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Regimental chief warrant officer.

Greetings to all Dragon Soldiers around the world.

Army warrant officers have been serving this Nation as expert technicians and quiet professionals for almost 100 years. While other Army branches have enjoyed decades of warrant officer history and lessons learned, chemical, biological, radiological, and nuclear (CBRN) warrant officers have just 5 years of history under their belt. But in those five short years, much history has been made. Nearly every day represents a possible first for Military Occupational Specialty (MOS) 740A. But trust me when I say that those 5 years have been hard fought to get CBRN warrant officers where they are today.


As our CBRN commanders settle in with the addition of an expert CBRN technician in their formations, new realizations are discovered almost daily; and as the U.S. Army Chemical, Biological, Radiological, and Nuclear School (USACBRNS) works tirelessly to define the role of warrant officers, units in the field have begun to understand the value that professionals with vast experience can bring to an organization. Over these past few years, the warrant officers themselves have also come to realize what roles they should perform. Warrant officers are a tremendous asset in the development of other officers and noncommissioned officers (NCOs). As a commissioned officer and former NCO, the Dragon warrant officer's knowledge base is an untapped resource from which the Chemical Corps has only begun to benefit.

In the past 3 years, USACBRNS has taken enormous strides and made great progress for warrant officers--progress that began with three decisions:

* The first decision was to integrate CBRN warrant officers into CBRN units. The 740A MOS brings a level of focus on core competencies that have atrophied for the past 15 years of counterinsurgency operations.

* The second decision was to make the warrant officer selection process more challenging. Hazmat technician and superior NCO evaluations are now required just to be considered for 740A selection; these requirements have demanded more from the NCOs who seek appointment. To date, the Army has selected 84 highly qualified CBRN NCOs to be CBRN warrant officers.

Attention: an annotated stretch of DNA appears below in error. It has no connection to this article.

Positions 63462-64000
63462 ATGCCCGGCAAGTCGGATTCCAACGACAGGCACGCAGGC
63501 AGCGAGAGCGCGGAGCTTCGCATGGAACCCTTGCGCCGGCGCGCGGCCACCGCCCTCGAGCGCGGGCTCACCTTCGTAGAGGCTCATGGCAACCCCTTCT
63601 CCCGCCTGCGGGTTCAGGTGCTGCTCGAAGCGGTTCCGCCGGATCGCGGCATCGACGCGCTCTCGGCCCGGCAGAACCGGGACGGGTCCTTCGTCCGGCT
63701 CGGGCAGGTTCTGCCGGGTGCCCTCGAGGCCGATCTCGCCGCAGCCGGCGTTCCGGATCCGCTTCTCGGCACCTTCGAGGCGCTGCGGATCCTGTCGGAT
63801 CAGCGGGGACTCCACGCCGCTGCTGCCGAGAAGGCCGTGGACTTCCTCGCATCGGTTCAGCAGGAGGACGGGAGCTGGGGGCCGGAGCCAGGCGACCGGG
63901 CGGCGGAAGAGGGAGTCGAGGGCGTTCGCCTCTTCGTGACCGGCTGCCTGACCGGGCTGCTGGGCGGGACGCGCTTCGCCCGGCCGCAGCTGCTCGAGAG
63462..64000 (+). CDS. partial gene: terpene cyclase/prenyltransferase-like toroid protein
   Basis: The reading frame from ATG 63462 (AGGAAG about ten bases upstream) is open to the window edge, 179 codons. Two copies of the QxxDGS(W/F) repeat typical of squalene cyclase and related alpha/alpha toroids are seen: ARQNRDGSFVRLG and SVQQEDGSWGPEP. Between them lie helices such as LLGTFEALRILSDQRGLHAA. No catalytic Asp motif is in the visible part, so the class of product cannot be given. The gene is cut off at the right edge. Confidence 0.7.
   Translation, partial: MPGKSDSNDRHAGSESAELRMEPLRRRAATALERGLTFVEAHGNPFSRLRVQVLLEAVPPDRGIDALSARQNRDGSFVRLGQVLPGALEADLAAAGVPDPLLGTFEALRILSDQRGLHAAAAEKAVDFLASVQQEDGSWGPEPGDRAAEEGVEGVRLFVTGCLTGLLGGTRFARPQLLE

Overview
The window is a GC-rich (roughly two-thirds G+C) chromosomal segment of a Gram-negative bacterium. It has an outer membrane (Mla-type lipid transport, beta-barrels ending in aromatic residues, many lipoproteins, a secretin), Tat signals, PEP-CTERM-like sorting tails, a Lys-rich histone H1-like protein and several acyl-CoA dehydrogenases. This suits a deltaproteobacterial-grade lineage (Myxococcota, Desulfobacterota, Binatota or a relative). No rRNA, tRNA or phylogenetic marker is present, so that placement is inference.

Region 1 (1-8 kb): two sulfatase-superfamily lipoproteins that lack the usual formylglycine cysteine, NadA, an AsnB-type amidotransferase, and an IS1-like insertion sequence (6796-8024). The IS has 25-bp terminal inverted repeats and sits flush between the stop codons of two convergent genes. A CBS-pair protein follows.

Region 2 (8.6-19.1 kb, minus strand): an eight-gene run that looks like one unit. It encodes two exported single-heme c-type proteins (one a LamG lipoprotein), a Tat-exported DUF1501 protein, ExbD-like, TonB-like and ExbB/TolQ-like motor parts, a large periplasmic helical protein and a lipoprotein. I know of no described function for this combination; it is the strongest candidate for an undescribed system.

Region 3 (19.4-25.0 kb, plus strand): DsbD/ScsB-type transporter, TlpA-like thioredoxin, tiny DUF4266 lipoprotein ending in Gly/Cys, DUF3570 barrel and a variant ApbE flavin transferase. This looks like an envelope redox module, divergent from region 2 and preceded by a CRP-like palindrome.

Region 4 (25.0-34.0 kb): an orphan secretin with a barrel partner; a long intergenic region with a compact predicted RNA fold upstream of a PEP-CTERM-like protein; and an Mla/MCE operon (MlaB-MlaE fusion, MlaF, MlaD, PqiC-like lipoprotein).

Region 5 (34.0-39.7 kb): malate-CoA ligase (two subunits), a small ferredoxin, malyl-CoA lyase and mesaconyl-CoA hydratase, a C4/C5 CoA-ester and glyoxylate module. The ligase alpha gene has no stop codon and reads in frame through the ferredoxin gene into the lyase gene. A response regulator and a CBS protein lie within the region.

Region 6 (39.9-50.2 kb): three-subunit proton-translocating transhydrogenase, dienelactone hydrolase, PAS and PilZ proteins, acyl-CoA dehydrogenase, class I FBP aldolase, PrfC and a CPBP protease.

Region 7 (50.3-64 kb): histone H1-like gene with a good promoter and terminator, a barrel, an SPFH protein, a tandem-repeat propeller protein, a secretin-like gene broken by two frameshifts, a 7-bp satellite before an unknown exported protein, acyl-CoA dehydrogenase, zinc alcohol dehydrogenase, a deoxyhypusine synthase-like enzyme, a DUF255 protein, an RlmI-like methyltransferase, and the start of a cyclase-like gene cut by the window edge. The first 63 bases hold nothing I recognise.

* The third decision was to take ownership of the warrant officers' professional military education. The first Warrant Officer Basic Course (WOBC) taught by the Army was held in the summer of 2015. And although it was the seventh CBRN WOBC conducted overall, it was the first that provided the level of technical training required by warrant officers for their first assignments in hazard response companies and technical escort teams. And just this past April, 12 students graduated from the Warrant Officer Advanced Course (WOAC). WOAC is designed to develop field grade warrant officers and prepare them for positions on CBRN staffs from battalion through Corps echelons.

These decisions, which differed from the original proposed CBRN warrant officer plan, required that someone champion these efforts and execute them with a high level of devotion. Officers focus on officer development, while NCOs focus on NCO development; therefore, a warrant officer should take care of the professional development of the warrant officer population. Consequently, a fourth decision--the decision to establish a CBRN Regimental Chief Warrant Officer position--was made 14 years ahead of schedule.

For the past 3 years, I have dedicated my time and efforts to these decisions that are now part of our history. This will be my last time to write as your Regimental Chief Warrant Officer. It has been a true honor to serve in this position, but it is now my goal to champion these efforts out in the field. We look to the future as we continue to build our warrant officer cohorts, improve their professional military education, and strengthen the bonds we have created in our Regiment. I wish the next Regimental Chief Warrant Officer all the future success that I experienced in the past.

Elementis regamus proelium!
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Publication:CML Army Chemical Review
Date:Jun 22, 2016
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